Let’s Really Be A Safe Space

Being An LGBTQ+ Ally and Helping Parker Do Better


Monday, October 11 was Coming Out Day this year. We had an MX on it a few years ago. Remember that? It’s been a while, but as a member of Parker’s LGBTQ community, it was a moment where, even among 500+ other students and teachers, I felt seen. 

National Coming Out Day first started in 1988, a year after the 1987 March on Washington for Gay and Lesbian Rights. The day helps raise awareness of LGBTQ+ rights and decrease homophobia. Though anyone who identifies can come out any day of the year, the day can serve as a good opportunity to come out. 

Coming out is the process of sharing your gender identity or sexual orientation, and it’s a different experience for everyone. Some people are faced with hatred or rejection, which is why LGBTQ+ youth are at higher risk for homelessness. Others receive love and support, and that’s what I’m hoping we as a Parker community will choose to do when someone comes out. 

On a personal level, it’s necessary to lend a listening ear. Coming out may come easier for some people, but for many, it’s a lot of decision making on timing. Reassure them that their identity as non-cis or non-heterosexual doesn’t change them for you — and make sure to follow through on that statement with your actions. And always, make sure you don’t “out” them, which is telling other people. Though a person coming out to you may not seem like a big deal, their comfort with being outed to others may be. 

The windows next to classroom doors may have “safe space” stickers, but Parker has a long way to go. First, it can’t just be the teachers making the classroom a safe space, it must be the students making a safe space as well. Second, we have hallways. Being out in the Parker community is hard in social spaces, not necessarily in classrooms. In the Parker Climate Survey conducted a few years ago, results showed that students heard the phrase “that’s so gay” or heard people use the word gay to describe bad things. 

There’s a reason that people don’t come out at Parker. Since middle school, I’ve heard people gossip about other people’s identities and make jokes about it. As a confused middle schooler, hearing “ew, I think she’s gay” was not the encouraging and identity-affirming thing I needed to hear.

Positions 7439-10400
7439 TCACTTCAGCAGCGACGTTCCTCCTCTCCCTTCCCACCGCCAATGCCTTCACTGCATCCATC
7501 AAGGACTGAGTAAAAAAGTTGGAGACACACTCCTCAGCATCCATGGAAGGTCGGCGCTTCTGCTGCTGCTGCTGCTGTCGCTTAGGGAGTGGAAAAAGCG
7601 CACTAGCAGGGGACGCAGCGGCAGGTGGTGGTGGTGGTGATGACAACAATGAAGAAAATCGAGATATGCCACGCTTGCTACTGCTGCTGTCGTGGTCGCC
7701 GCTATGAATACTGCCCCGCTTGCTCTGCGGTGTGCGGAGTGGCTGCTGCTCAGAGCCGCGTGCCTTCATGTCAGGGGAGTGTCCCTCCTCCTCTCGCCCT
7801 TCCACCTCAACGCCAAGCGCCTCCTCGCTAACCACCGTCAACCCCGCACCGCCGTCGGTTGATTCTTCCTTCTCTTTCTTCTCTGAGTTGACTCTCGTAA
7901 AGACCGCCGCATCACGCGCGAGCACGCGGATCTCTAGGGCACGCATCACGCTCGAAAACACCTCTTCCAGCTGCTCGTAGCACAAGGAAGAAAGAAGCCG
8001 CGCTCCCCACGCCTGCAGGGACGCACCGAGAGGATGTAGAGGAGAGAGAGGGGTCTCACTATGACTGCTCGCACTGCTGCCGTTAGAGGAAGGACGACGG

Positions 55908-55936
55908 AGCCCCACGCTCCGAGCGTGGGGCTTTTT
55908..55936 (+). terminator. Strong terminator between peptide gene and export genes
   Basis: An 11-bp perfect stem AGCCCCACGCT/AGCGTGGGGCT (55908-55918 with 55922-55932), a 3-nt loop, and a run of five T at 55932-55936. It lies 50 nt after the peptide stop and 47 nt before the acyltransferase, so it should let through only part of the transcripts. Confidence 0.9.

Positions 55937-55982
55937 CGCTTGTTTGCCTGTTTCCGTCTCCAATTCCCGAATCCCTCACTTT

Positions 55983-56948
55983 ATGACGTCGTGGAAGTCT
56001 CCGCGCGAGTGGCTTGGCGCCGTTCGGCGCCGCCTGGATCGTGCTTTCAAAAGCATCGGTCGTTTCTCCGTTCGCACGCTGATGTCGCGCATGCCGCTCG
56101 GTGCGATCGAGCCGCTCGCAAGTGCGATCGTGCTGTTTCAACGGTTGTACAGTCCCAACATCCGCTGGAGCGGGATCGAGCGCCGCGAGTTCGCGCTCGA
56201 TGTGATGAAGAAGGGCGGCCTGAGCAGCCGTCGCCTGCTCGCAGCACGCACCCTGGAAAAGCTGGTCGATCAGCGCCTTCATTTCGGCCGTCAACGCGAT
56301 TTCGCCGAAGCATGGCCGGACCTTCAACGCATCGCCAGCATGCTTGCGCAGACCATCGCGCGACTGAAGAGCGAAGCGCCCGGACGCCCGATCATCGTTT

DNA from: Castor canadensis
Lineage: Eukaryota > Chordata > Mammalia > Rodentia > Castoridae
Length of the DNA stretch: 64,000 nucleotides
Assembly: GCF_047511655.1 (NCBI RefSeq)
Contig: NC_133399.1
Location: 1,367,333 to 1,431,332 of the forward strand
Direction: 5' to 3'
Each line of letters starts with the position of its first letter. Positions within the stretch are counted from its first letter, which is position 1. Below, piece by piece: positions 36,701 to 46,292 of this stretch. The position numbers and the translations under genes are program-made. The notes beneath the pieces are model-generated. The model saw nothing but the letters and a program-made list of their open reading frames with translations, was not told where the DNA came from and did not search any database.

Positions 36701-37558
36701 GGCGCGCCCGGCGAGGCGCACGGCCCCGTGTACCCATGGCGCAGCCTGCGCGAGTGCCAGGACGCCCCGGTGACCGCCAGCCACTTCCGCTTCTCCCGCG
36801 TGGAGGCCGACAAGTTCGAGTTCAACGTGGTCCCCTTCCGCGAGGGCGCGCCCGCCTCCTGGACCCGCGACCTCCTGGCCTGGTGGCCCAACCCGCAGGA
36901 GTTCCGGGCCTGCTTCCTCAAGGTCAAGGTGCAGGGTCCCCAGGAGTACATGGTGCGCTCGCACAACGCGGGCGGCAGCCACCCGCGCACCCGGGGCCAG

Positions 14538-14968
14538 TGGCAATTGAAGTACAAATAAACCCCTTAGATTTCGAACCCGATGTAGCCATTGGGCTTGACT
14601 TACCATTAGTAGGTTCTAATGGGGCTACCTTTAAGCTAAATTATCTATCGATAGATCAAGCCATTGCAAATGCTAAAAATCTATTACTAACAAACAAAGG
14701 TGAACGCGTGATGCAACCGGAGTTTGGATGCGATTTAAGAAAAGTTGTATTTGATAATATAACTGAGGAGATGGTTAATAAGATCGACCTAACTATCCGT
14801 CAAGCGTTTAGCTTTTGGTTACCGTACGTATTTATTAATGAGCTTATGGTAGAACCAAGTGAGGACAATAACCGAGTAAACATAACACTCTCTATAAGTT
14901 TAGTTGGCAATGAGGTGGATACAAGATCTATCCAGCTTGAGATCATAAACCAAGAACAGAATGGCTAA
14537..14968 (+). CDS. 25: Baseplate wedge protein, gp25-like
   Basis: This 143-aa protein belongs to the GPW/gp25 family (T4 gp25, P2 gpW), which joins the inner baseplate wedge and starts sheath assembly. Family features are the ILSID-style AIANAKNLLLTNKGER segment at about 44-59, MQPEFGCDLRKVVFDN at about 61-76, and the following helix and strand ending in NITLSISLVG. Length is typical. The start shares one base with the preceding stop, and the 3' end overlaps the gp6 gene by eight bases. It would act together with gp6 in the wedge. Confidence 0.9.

I know you’ve probably heard this phrase before, but actions speak louder than words. While you may not be the one to say homophobic things out loud, the way you treat friends after they come out matters too. One student I’ve talked to said that coming out changed their friendships for the worse and that they don’t feel comfortable talking to their friends about their LGBTQ+ identity. 

Parker did two things right in middle school that really helped me. The first thing is that “Identity Unit” that I still hear people hate on. The second was GSA, now renamed Pride. I really appreciated the Identity Unit — I had lived in North Carolina for most of my life at that point surrounded by straight white people, and learning about the range of identities in categories such as ability, race, gender, and sexuality introduced me and helped me further understand other  identities and figure out my own. In GSA, I found a group of students and teachers who actively supported the LGBTQ+ community and took the time out of their day to show it. 

In the high school, we have Pride committee as well as pride meetings. These meetings are crucial to Parker’s ability to be a safe space. I absolutely love the LGBTQ+ only meetings — they’re just a different space than the rest of Parker — but right now I want to encourage everyone to come to ally meetings. When the meetings say “ally” or “all inclusive” that means they are! I frequently hear the excuse, “well I’m not LGBTQ+,” but it doesn’t matter. You just have to be supportive of the LGBTQ+ community (that’s why it’s called an ally meeting!) 

These meetings provide a safe space to ask questions and learn more. Last year, a student attended a meeting and introduced themselves by saying they were an ally and were there to support a friend who had recently come out to them. Let me tell you — I had no idea who that friend was, but the act of showing up to learn how to support them meant so much to me. 

I’ve noticed that we as Parker students are generally accepting of LGBTQ+ people but see them as something not in our student community. Yes, there are LGTBQ+ faculty members and celebrities, but we need to support other students as much as we support them. There are a few faculty members that I’ve seen students tokenize. These faculty members are much more than their LGBTQ+ identity, and liking them doesn’t equate being an ally. Being able to see your identity represented in a faculty member is necessary, but it’s not the only thing about them.   

I say these things because I love Parker. We’re a progressive school, but there’s so much progress left to make that I know we can accomplish. Just like coming out is a process, allyship is one too — it might be uncomfortable and it takes a lot of learning, but it matters so much to students like me. 

To the LGBTQ+ students reading this, whether you’re closeted, questioning, or out, I am here for you. You don’t have to come out on October 11. There are 364 other days of the year and whatever you choose to do, I’m proud of you.